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By Morten Rand-Hendriksen | Friday, July 17, 2015

Start a Blog, Kids! Here's how ... and Why

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Every time you leave a comment on a YouTube video, post a picture to Instagram, send a message through Snapchat, connect with friends over Facebook, or do any of the other things you do with your smartphone or tablet or computer, you’re creating content and sharing it with the world through the web.

Why not take this one step further and create your own website to share your talent, your ideas, your creations—and let them travel to the far reaches of our planet like messages in a bottle?

With a blog, you can do that, and so much more. Here’s how!

By Morten Rand-Hendriksen | Monday, May 18, 2015

Our WordPress Training Draws 100,000 Viewers!

WordPress training hits 100,000 viewers!

In the fall of 2010, shortly after the release of WordPress 3.0, I spent a week building a WordPress training course for lynda.com. The months prior were spent experimenting, testing, and planning out every detail with a simple goal: Make the course that I needed when I first started using WordPress.

This was my first lynda.com course, and I hoped my WordPress training would be watched by a few hundred subscribers. Five years, four course editions, and countless minor updates later, that goal has been reached this week—by a factor of 1,000!

As WordPress Essential Training was watched by its 100,000th viewer this week, I was working on its fifth revision—so this is a perfect time to reflect on where we were, where we are now, and where we’re headed in the world of WordPress.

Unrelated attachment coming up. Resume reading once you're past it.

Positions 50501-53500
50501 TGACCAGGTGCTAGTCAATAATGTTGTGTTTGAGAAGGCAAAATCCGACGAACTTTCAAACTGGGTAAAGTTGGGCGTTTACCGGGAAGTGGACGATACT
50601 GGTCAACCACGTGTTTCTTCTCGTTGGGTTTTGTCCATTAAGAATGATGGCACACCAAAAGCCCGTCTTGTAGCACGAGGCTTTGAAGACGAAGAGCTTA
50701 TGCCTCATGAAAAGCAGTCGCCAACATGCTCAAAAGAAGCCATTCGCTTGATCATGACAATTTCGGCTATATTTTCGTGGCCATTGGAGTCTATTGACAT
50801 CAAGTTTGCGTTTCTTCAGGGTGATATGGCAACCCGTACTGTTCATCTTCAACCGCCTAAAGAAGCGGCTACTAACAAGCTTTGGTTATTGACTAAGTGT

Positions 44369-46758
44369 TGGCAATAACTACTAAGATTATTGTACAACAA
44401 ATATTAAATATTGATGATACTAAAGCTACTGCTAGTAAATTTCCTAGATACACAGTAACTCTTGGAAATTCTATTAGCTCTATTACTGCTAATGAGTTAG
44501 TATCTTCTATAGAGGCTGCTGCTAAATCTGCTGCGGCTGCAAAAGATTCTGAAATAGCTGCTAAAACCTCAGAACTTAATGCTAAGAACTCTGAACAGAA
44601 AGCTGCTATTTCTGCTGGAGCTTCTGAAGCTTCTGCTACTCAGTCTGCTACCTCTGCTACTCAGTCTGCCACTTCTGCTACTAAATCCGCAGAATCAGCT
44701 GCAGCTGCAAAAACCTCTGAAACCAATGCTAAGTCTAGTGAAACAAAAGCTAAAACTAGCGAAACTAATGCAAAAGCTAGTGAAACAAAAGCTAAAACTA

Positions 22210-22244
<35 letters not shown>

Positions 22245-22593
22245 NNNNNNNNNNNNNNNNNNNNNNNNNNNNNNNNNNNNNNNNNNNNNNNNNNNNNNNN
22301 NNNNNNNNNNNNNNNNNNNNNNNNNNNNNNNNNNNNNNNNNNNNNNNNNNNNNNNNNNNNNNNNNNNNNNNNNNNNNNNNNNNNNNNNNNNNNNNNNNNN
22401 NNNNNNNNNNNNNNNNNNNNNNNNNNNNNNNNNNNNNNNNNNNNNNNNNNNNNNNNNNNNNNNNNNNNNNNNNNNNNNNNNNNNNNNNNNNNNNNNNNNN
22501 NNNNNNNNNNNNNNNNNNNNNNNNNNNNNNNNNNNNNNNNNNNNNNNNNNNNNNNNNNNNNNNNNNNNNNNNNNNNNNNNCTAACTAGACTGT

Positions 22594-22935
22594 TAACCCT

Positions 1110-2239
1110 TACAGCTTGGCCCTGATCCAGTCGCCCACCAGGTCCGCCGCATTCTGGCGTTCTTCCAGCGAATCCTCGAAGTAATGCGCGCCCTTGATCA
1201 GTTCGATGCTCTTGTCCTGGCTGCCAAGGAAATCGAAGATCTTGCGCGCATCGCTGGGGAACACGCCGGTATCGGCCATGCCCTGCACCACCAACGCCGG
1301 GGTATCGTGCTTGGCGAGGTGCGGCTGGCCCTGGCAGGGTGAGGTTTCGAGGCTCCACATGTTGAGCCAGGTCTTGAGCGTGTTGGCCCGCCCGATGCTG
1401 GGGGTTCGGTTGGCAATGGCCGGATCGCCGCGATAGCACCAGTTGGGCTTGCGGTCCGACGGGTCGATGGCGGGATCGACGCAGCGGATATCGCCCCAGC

By Morten Rand-Hendriksen | Monday, April 27, 2015

Zero Day and Other Threats: Is WordPress Safe?

Is WordPress safe? Find out

WordPress users may have felt a cold chill run down their spines this morning as they read the title of Forbes Magazine’s post “WordPress Under Attack As Double Zero-Day Trouble Lands”—or any of the numerous other articles covering the latest WordPress vulnerability to be uncovered.

Over the past two months, there’s been talk of several WordPress security issues, and WordPress users around the world are asking the obvious question: Is WordPress safe?

The simple answer is that WordPress is safe—relatively speaking. But that’s not to say these latest issues are not worrysome.

To understand why WordPress is safe in spite of these latest exploits, and why WordPress exploits are becoming such a hot topic in the media, we have to look at both the safety—and the vulnerability—in numbers, and the security that results from keeping your code open source.

By Morten Rand-Hendriksen | Thursday, January 22, 2015

DIY Standing Desk: Make Your Own and Save Money

Make this DIY standing desk by following these tips

Tired of sitting in front of your computer all day? I think we all are. And it turns out all that sitting is very bad for us. It has to stop.

Fortunately there’s such a thing as a stand-up desk. Unfortunately, it’s not cheap.

Office furniture is expensive, and trendy office furniture is more expensive. Standing desks will always run you more than the sitting variety, and if you want one that lets you change the height back and forth from sitting to standing, you’ll have to shell out big bucks—which is not really an option for most of us.

So I came up with a better solution: I made my own.

By Morten Rand-Hendriksen | Thursday, December 18, 2014